Vermont Joy Parade perform in Ithaca. I was surprised by their happy, raucous show, since I know some of the performers, and I’ve heard them talk about their music as cultural transformation. I expected something more serious, a la 60’s Dylan and Jefferson Airplane’s “up against the wall!” But my personal experience at the show taught me that the creation of joy can be a revolutionary act in a reality that worships production and efficiency.
I’d come from work and I was feeling low. Exhausted. Discouraged. I only went to support my friends. And then, slowly at first, but with increasing excitement, the musicians of Vermont Joy Parade drew me in and wove their magic of joy. It was a Wednesday night. Most people at the bar had come to drink away the dominator day, but soon all heads turned to the stage. Then the band sang a song especially for me and Jack, and I was elated, and started to dance, and then I realized that others were dancing, and then Benny balanced a chair on his head, and then the band members were throwing jokes at one another, and then there were fifty people dancing and laughing and cheering.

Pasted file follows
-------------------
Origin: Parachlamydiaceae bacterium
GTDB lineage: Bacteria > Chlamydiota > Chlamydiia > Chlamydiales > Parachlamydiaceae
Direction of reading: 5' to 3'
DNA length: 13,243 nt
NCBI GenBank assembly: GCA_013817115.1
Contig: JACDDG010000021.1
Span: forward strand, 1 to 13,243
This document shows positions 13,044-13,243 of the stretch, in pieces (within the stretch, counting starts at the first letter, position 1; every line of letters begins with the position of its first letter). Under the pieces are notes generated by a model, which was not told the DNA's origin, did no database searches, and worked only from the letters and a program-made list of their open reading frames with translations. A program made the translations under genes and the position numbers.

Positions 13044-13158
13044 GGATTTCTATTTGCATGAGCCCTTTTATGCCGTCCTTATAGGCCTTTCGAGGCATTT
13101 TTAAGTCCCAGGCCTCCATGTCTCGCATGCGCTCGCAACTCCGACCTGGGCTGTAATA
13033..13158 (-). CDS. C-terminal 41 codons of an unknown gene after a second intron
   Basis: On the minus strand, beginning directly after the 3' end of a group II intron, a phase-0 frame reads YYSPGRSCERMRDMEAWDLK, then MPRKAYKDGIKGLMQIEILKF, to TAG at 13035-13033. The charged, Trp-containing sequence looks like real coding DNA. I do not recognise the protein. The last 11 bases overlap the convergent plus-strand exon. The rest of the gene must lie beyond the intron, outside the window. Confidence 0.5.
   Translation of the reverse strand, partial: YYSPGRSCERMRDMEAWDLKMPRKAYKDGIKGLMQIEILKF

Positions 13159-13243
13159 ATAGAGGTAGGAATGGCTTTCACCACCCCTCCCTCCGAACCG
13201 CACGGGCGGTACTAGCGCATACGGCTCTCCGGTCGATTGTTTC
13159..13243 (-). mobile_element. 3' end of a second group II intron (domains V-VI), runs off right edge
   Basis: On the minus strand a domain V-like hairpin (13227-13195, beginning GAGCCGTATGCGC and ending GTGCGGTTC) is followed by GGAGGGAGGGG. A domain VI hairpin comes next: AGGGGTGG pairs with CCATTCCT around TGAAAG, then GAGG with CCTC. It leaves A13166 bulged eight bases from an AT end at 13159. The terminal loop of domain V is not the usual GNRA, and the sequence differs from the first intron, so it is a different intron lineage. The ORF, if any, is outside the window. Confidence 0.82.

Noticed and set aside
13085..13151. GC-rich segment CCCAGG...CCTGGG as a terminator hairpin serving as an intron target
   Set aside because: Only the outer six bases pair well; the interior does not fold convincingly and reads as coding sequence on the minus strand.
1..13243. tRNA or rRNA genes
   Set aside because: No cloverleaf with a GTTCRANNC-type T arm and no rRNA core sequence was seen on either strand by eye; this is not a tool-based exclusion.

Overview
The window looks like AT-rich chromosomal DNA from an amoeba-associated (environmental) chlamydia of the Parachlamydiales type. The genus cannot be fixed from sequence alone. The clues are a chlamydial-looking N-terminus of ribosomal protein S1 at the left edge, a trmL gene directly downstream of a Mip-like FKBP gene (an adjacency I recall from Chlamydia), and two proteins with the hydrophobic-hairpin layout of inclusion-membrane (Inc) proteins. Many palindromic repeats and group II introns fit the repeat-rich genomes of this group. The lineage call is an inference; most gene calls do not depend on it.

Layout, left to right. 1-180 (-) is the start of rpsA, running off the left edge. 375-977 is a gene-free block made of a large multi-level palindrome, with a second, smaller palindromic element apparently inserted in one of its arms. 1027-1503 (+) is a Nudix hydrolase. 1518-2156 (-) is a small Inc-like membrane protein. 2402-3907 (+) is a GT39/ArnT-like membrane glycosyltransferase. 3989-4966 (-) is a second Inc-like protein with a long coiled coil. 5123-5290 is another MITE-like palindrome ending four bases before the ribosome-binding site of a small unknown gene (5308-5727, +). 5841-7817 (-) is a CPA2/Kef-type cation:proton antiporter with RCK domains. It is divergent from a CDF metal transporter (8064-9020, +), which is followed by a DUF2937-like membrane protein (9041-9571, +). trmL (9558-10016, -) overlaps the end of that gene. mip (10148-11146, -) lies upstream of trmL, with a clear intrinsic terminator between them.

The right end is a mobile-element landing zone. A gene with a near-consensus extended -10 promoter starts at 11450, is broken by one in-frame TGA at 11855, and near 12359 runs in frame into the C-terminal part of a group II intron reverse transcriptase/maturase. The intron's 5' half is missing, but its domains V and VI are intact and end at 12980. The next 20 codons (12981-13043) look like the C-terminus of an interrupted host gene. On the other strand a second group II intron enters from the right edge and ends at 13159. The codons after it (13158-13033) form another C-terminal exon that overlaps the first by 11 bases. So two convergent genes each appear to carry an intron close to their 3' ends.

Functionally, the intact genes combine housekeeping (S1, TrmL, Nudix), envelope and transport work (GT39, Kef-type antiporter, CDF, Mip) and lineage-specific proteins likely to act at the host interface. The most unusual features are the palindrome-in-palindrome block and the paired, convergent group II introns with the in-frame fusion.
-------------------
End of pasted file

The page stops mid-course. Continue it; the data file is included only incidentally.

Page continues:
The discouragement of the day slipped away. I felt my strength return, the power inside of me light up again. Paul wrote to the Thessalonians, who were under spiritual siege from their own dominator world, saying, “Encourage one another and build each other up!” We have to stay strong if the spiritual revolution is to take place and joy is where our strength is found.
The Charge of the Goddess tells us to “Sing, dance, make music and make love, all in my name.” The body chemistry of joy is good for us. Joy gives us hope, bonds us, reminds us of why it is good to be human in a body on the earth, and this is the crux of the animist cultural transformation.